Pay What You Decide Info
ARC’s policy is to set ticket prices based on demand, like budget airlines, which means we set a price when the event goes on sale and then sometimes put the price up or down depending on how the show is selling. Usually, the price will increase as we get closer to the event, so it is advantageous to book in advance, although sometimes we will put special offers on and reduce the price. Our website will always show the current ticket price.
ARC’s theatre and dance performances are priced on a Pay What You Decide basis, which means you don’t have to pay until after you have seen a show!
We want to encourage more people to come and see shows at ARC, more often. Pay What You Decide not only allows you to pay what you can afford, rather than a fixed ticket price, but also removes the financial risk of buying a ticket for a show in advance without knowing whether you are going to enjoy it or not.
Tickets are available to book in advance as usual, but there is no obligation for you to pay until after you have seen the show. You can then decide on a price which you think is suitable based on your experience, which means if you haven’t enjoyed it at all, you don’t have to pay anything.
All money collected will help ARC pay the artists who have performed, and we therefore hope you will give generously.
Please ensure you have arrived and collected your tickets 15 minutes before the show starts in order to secure your seats. At the end of the show, you can decide what to pay, either by cash on the door or by card at the Box Office.
In 1933, as the alleys flowed people into the centre of the high street there was a tension in the air. Oswald Moseley’s Blackshirts marched across the Victoria Bridge from Thornaby and into the high street in order to hold a rally and recruit new members. They spoke of fascist ideals and assumed the people of Stockton would be easy pickings for their recruitment campaign, giving up hope for hate – they were wrong.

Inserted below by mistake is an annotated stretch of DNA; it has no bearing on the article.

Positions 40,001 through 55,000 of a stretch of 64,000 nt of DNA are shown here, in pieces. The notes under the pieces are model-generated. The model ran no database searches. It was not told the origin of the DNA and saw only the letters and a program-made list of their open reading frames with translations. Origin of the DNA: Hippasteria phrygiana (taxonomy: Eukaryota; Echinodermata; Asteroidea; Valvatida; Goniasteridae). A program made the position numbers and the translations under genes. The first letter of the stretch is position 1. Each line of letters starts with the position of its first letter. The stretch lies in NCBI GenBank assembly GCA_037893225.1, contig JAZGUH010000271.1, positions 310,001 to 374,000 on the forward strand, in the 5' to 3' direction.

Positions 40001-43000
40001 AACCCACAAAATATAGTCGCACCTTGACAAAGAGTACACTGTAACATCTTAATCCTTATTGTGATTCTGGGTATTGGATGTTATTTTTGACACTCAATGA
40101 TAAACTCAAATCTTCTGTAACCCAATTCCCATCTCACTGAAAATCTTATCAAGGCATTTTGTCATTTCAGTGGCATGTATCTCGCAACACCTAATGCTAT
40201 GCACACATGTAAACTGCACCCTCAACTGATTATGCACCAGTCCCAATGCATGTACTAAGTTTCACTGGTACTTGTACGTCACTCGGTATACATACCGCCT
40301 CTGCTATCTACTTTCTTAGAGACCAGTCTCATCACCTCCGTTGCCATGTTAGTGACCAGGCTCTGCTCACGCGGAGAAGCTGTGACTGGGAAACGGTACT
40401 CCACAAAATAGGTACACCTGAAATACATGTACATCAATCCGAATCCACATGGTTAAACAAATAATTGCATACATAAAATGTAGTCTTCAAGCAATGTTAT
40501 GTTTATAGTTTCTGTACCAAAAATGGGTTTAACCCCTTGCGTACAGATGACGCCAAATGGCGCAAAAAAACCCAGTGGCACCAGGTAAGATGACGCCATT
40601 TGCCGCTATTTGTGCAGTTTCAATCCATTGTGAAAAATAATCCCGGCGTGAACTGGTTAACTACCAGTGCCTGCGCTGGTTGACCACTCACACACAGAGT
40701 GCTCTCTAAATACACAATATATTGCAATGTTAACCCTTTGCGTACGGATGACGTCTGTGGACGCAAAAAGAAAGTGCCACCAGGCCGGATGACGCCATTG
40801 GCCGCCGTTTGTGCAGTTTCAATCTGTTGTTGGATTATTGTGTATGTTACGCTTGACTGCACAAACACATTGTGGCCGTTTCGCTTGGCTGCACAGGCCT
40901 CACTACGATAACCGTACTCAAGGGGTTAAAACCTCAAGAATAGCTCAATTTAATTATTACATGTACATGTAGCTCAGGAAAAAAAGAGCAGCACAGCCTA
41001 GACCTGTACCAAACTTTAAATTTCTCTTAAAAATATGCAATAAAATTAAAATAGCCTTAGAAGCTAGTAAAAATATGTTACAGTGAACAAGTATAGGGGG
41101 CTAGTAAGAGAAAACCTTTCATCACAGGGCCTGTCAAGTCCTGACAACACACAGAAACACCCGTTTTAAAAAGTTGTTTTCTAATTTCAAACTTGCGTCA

That fateful day in September 1933 is brought to life in this new film, produced by the Battle of Stockton Campaign and featuring artworks by a number of local Teesside artists. Narrated by actor Marlene Sidaway, this dramatic documentary explores the events of the day, the actions of local people and a sample of life in 1930s Stockton.
The film will be followed by poetry, music and a panel discussion with members of The Battle of Stockton Campaign and other special guests.
Hailing from Thornaby in the north of England, Daniel has written and directed a number of short films as well as two feature length documentaries, ‘Young, Fit and Dying’ and also ‘The Directors’. The former sold across Europe, Scandinavia and the Middle East, receiving glowing reviews along the way. Daniel studied Film at Middlesex University, receiving a BA(Hons) as a scholarship student. His latest film, Interdiction, is just rounding off a festival run where it has picked up multiple selections and wins across the wold, including Rome, Mallorca and London.
Sharon Bailey is an activist and chair of The Battle of Stockton Campaign. She co-produced The Battle of Stockton film and is currently working on a six part documentary series on the Spanish Civil War.
Harry Gallagher, originally from Teesside, is widely published with several books to his name. He performs all over the UK and runs the Northeast stanza of the Poetry Society.
Ella-Joy is a 21 year old singer-songwriter from the industrial borough of Teesside. From rebel countesses to disappointing love interests, she draws inspiration from her own experiences and the world around her to craft unusual lyrics and skilful melodies. Ella won Folklub Newcastle’s Songwriter of the year 2020 and has recently graduated from Newcastle University’s Traditional and Folk Music Degree with a First Class BA (Hons).